Contra French and Shapiro, the levers of political and cultural power are not controlled by benevolent freedom seekers but by immoral corporate globalists—Democrats and Republicans, conservative, liberals and libertarians.  Their loyalties are international rather than national or local.  They are anti-traditionalist and their ideology is the heresy of Babel.  

As globalization steamrolls traditional customs and even threatens the existence of discrete nations in pursuit of a multicultural vision, opposition to the Zeitgeist will entail asserting traditional religiosity, kinship and grasping for national and local symbols that serve as resistance to the globalist hegemon
.  Part and parcel of this resistance must be the rejection of doctrinaire “free trade,” an adjunct of the ideology of Enlightenment Classical liberalism and 19th Century scribblers.

French, Shapiro and their ilk misunderstand and misdiagnose the times.  Globalism is sowing the seeds of its own destruction.  Carlson is merely identifying the birth pangs of the coming storm. 

Sunday, January 15, 2017

Trolling Doug Wilson


Doug Wilson casts himself as a man standing on the authority of scripture, battling mightily against wrong-headed bible teachers who have wandered to the right and to the left.  Wilson is a verbally-gifted writer and has demonstrated a willingness to pen controversial material, often challenging the dominant socio-political narratives of Neo-Calvinists and conservative Evangelicals.  In a landscape filled with pastors lacking in backbone, Wilson often writes with verve.  Nevertheless, when discussing ethnicity and race Wilson frequently misrepresents his opponents, relies upon logical fallacies, and peddles Gnostic arguments.  It is a curious form of triangulation that could be termed Clintonian.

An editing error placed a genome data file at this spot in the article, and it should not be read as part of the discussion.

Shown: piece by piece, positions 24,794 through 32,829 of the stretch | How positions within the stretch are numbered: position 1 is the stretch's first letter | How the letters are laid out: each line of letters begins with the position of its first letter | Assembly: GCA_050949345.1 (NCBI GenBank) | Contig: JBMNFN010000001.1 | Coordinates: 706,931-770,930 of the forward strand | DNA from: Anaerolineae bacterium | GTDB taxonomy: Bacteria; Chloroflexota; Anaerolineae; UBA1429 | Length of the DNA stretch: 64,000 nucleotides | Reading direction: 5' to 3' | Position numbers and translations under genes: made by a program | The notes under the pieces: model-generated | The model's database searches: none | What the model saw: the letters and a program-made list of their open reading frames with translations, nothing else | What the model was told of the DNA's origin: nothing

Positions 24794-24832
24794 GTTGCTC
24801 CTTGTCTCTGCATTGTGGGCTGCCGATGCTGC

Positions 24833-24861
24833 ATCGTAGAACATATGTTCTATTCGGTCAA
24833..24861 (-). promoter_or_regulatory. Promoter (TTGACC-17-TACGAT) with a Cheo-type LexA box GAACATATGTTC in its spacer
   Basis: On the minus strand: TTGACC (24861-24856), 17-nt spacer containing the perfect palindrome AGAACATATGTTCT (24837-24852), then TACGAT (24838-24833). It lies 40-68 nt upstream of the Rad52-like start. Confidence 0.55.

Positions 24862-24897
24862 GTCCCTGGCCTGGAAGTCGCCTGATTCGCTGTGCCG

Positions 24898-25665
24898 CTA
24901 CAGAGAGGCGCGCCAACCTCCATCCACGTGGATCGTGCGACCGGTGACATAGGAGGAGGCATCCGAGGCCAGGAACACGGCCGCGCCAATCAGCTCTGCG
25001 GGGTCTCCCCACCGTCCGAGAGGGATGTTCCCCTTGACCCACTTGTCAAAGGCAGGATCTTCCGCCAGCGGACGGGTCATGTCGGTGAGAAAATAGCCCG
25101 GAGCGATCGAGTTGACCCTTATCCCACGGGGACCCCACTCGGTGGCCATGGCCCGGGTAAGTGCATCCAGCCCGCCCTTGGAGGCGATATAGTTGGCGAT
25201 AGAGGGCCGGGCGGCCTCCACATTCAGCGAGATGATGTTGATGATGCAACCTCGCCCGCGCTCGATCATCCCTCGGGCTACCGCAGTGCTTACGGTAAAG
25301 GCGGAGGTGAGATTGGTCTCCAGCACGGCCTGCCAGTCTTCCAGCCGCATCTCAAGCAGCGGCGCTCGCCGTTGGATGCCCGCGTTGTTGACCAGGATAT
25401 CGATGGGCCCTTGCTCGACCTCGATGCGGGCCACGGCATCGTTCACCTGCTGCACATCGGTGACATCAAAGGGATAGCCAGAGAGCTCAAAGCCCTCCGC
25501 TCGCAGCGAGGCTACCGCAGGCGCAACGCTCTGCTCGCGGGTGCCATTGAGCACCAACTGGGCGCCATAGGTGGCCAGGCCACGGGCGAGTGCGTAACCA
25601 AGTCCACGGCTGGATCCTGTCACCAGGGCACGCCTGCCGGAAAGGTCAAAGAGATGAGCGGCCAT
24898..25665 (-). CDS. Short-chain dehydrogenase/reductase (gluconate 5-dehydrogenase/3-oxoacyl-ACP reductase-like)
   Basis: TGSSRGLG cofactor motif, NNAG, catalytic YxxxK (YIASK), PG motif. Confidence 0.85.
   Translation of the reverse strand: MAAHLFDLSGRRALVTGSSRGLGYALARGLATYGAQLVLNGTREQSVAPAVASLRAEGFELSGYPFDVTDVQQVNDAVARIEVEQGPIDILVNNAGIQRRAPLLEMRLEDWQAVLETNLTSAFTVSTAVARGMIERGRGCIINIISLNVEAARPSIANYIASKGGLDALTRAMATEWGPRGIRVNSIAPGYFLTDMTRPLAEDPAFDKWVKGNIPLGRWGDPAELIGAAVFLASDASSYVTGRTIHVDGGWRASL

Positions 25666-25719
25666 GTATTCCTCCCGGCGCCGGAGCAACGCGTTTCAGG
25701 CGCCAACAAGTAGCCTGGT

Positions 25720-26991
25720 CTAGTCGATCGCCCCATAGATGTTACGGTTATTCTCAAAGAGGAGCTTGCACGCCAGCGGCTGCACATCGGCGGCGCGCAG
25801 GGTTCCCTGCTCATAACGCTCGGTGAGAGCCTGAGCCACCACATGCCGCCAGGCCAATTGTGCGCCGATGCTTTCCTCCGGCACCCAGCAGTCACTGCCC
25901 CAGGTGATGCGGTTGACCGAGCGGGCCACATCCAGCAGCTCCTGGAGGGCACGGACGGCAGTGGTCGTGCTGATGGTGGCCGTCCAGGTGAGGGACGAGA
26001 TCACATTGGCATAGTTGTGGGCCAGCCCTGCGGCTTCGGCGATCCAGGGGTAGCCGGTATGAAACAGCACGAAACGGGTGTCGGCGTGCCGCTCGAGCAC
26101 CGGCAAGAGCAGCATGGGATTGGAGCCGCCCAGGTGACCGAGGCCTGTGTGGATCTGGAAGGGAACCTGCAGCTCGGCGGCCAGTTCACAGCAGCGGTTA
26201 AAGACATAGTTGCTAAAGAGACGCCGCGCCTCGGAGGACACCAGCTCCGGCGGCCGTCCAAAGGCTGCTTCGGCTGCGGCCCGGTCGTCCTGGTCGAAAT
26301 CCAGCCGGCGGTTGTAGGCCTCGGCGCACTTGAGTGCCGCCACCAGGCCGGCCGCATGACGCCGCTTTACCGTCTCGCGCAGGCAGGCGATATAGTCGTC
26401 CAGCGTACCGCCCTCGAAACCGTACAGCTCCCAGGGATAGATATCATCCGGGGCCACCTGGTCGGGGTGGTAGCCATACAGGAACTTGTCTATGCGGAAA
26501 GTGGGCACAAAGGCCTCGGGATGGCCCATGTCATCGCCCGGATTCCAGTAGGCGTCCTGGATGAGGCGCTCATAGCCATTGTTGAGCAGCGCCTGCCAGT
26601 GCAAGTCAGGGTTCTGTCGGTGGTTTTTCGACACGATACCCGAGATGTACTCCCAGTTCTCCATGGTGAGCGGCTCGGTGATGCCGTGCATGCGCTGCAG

Wilson propounds a series of half-truths and outright fallacies.  He believes that race is a social construct.  He believes that God’s judgment at Babel alone dispersed mankind and has been reversed by the blessing of Pentecost in Acts 2.  He believes that Israel and the Gentiles were once separated but now Gentiles have been adopted into the covenant, erasing and dissolving race and nation. 

“White and black cannot get along because their blood is red in common, but they can get along because Christ’s blood was red and uncommon, and was shed for the express purpose of making one new man out of the two, and in addition to make one new man out of the seventy. God is building a new humanity in Christ, and there is no new humanity outside of Him,” writes Wilson.

But this is rhetorical sleight of hand.  Wilson is applying to race and nation passages that are intended for the covenant community.  Paul is clear in his letter to the church at Rome that Israel is not saved by her DNA.  Far from boasting in lineage, Israel can only be saved through repentance and faith in Christ, just as the Gentiles.  “For there is no distinction between Jew and Greek, for the same Lord over all is rich to all who call upon Him” (Romans 10:12), writes the apostle.

While there is no covenantal distinction between Israelites and Gentiles that does not imply that the differences between them cease to exist.  Would Wilson argue that family ceases to exist as a result of faith?  May it never be.  But nations are mere extensions of families and kinship groups and surely do not cease to exist as discrete entities with powers, purposes, destinies and a right to protect themselves and their posterity.  Wilson’s argument here devolves to a form of Gnosticism.